In truck accidents, the occupants of the smaller vehicle are often at a higher risk of getting injured or killed. There is simply no way that a smaller vehicle that averages only a few tons can stand up to being struck by a truck of 80,000 pounds (lbs). Unfortunately, that means that someone who is hit by a semitruck may end up with life-changing or life-ending injuries.
Force, velocity and mass play a major role in the severity of the injuries that take place. For example, if a car hits a semitruck head-on when they are both traveling at 55 mph, you can expect that the crash will be worse than if the semitruck rear-ends the smaller vehicle while they’re both traveling at the same speed.
Part of what causes people to suffer injuries is that their vehicles can’t absorb enough of the impact. Upon impact, the force of the crash is absorbed by the car’s body crumpling or bending. Any additional energy that remains has to go somewhere. Unfortunately for the occupants, that usually means that they will take a harder hit.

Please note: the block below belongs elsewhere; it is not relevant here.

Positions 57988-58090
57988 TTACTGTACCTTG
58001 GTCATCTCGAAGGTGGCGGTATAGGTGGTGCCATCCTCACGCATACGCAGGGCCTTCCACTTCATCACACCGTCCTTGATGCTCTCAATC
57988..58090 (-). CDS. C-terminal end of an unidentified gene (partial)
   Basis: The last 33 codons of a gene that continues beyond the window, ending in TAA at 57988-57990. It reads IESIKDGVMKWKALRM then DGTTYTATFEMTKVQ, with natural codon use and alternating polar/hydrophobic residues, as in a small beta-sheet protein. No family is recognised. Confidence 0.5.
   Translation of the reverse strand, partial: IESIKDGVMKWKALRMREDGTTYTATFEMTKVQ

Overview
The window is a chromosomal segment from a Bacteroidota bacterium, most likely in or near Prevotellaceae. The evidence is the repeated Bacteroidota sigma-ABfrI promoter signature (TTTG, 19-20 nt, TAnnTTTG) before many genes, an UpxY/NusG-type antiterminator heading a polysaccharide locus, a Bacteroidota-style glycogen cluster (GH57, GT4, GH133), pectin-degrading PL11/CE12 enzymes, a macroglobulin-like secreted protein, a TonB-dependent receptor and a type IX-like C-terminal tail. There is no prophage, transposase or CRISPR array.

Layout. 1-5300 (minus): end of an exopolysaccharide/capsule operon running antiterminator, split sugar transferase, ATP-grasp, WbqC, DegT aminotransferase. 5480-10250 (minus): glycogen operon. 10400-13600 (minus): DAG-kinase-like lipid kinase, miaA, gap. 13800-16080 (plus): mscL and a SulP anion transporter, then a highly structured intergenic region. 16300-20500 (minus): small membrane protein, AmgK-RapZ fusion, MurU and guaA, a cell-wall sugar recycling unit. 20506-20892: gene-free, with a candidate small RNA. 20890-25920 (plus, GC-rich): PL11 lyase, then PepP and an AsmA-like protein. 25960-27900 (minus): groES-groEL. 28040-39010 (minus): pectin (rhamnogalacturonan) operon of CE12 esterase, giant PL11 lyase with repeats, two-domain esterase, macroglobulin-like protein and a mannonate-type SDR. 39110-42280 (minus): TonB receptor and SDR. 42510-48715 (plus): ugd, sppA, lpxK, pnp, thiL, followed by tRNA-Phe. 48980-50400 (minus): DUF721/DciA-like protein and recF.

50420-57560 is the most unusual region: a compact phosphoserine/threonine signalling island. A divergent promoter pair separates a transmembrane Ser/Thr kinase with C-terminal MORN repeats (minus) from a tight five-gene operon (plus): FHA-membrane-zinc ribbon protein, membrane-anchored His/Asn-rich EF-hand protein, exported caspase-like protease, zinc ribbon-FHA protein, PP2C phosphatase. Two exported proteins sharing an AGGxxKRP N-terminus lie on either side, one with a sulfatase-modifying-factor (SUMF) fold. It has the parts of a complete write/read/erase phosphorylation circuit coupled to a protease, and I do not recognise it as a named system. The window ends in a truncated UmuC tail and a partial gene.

The body can only absorb so much of an impact. For instance, even if you hit head-on and the front end crumples, you’ll likely still have significant force applied where the seat belt lies across the chest and pelvic region. You’ll also have the potential for organ damage, bruising and other issues as a result of your body trying to absorb the shock of the incident.
There is no easy way to make a crash between two vehicles as different as these safer, so drivers need to be cautious. If you are hit, you could have lasting injuries that require long-term care.